Filters are essential in ensuring the air your furnace blows out is free of dirt, dust and other air contamination. Clean filters are key to your furnace running efficiently and your energy bills staying low.
Due to the role they play in trapping dust and airborne particles, filters will eventually accumulate dirt and grime. That means they will need to be replaced at some point. Here are some of the most important factors you need to take into consideration as you contemplate replacing the filter on your furnace.
1. Replacement Frequency
There is no universal rule on how frequently you should replace your filters. A common practice is to get new filters every 90 days. However, experts such as those at furnace-repair-toronto.ca insist you should be ready to replace them within a shorter time frame depending on the quality of air in your home or neighborhood.
The air quality index is not a static figure, so you should be prepared to vary the filter replacement frequency depending on the average air quality within a given period of time. Replacement frequency also depends on the type of filter you are using and the air-impacting activities taking place within and around your home.
2. Telltale Signs
Two houses in the same neighborhood will not necessarily need to replace their furnace filters at the same frequency. To get it right, keep an eye on telltale signs that your filter is getting overwhelmed by an unusually high amount of dirt or dust.
One clue would be to check how soon your furniture gets coated with dust. If you have to clean dust off your tables after just a day or two, your furnace filter is likely struggling to discharge clean air. This will be confirmed when you take a peek at the filter and find a dust-laden discoloration or a grayish color.
3. Dense Filters
Furnace filters usually have a minimum efficiency returning value (MERV) ranging between one and 16. For residential use, the recommended MERV rating is six to 12. Filters with MERV below six do not block airborne particles effectively while those above 12 are meant for hospitals, labs and similar environments.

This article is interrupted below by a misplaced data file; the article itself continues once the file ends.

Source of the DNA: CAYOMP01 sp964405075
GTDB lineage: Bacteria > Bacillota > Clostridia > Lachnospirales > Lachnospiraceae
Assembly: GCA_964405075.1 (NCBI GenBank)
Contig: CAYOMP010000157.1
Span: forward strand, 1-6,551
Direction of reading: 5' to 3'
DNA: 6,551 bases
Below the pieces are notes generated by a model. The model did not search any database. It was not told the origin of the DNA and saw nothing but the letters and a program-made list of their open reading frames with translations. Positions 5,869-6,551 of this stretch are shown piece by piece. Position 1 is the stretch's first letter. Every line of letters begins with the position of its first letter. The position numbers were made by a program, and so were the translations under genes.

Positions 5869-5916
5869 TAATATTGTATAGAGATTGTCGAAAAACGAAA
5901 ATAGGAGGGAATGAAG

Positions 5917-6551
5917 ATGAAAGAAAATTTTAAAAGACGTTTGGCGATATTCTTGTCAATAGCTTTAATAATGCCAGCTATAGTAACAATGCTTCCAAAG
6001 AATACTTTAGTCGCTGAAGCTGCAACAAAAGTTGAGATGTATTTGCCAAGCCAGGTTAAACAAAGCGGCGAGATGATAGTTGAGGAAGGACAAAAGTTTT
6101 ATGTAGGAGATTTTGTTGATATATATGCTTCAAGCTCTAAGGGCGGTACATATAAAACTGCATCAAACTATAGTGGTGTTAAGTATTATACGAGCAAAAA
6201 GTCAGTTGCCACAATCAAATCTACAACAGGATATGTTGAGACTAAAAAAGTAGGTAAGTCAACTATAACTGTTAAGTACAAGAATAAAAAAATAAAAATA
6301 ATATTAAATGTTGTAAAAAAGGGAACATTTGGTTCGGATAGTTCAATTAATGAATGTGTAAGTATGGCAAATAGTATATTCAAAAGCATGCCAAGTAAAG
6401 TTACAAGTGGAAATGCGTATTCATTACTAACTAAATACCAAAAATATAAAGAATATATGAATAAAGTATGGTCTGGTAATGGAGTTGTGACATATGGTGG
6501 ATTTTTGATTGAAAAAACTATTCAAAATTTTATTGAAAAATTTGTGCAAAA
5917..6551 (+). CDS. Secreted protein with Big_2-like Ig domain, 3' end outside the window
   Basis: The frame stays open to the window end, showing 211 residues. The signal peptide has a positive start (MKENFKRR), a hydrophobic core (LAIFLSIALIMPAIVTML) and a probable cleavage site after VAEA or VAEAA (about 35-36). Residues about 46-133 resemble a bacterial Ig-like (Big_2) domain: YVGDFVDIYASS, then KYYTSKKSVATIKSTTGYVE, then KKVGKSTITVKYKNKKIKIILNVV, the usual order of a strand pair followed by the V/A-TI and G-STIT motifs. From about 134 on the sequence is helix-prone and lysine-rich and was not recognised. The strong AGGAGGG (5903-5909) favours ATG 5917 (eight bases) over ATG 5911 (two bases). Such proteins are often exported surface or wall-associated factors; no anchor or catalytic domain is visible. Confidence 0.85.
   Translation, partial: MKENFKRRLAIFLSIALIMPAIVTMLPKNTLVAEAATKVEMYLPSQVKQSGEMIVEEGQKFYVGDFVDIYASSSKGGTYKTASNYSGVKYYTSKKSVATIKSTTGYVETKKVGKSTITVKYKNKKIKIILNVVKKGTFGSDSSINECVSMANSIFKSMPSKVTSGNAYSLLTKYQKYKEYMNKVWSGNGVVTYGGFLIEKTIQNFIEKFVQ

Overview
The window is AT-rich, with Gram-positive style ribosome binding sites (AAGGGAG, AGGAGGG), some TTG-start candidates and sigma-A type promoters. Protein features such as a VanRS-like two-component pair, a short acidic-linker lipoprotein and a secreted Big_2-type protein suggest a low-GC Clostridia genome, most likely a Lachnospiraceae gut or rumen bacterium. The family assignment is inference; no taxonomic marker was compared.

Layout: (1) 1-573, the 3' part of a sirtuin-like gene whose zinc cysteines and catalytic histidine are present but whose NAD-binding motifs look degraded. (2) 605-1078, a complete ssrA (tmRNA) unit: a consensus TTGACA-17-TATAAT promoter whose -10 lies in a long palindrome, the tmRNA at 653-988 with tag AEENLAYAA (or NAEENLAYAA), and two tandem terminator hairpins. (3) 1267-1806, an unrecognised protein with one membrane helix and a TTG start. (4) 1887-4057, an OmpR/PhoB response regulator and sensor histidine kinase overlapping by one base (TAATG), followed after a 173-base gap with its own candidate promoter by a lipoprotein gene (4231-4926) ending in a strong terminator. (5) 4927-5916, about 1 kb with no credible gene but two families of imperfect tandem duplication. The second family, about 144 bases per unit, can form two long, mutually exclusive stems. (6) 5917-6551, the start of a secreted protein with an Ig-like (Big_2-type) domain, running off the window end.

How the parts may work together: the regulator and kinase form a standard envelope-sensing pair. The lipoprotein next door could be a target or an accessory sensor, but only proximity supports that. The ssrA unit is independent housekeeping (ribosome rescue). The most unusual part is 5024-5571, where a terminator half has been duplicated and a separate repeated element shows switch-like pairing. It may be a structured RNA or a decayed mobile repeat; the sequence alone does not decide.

A filter with MERV approaching 12 would seem the best option for home use, since it has the capacity to block microscopic pathogens. But such capability comes at a price – these filters become clogged more quickly and therefore require more regular cleaning or replacing.
4. Furnace Usage
If you live in a warmer area, you will not be running your furnace during the winter as much as someone in a colder climate would. In that case, the 90-day replacement cycle will work, if all other factors remain constant. If you are in a region that has freezing winters and frigid temperatures, your furnace must work harder. In that case, you may need to change the filter every 30 to 60 days.
5. Furnace Fan Setting
If you set your furnace’s fan setting on the thermostat to “on,” your fan will be running constantly. That means the filter will be collecting contaminants 24 hours a day, which results in a dirtier filter more quickly. This is as opposed to placing the fan in the auto setting that would mean the fan only turns during the heating phase.
6. Location of Return Vents
The location of your furnace’s return vents can determine how quickly your filters accumulate dirt. If the vents are near a source of dust and dirt, these air contaminants will be sucked in and contribute to the rapid buildup of the filters. Keep the areas around your return vents clean to ensure the air sucked in is relatively clean.
7. Flat Versus Pleated Filters
There are two main types of furnace filters – pleated and flat. Pleated filters tend to clog more slowly than flat filters do. A pleated filter has a larger surface area and can therefore accommodate more dust before it needs changing. For this reason, a flat filter needs to be changed more frequently than a pleated one.
A pleated filter can last as long as 90 days while a flat one may need to be replaced every 30 days.
Your Furnace Depends On It
The efficiency and lifespan of your furnace is directly dependent on the timely replacement of its filters. Take these factors into consideration and your furnace is likely to run more efficiently for longer.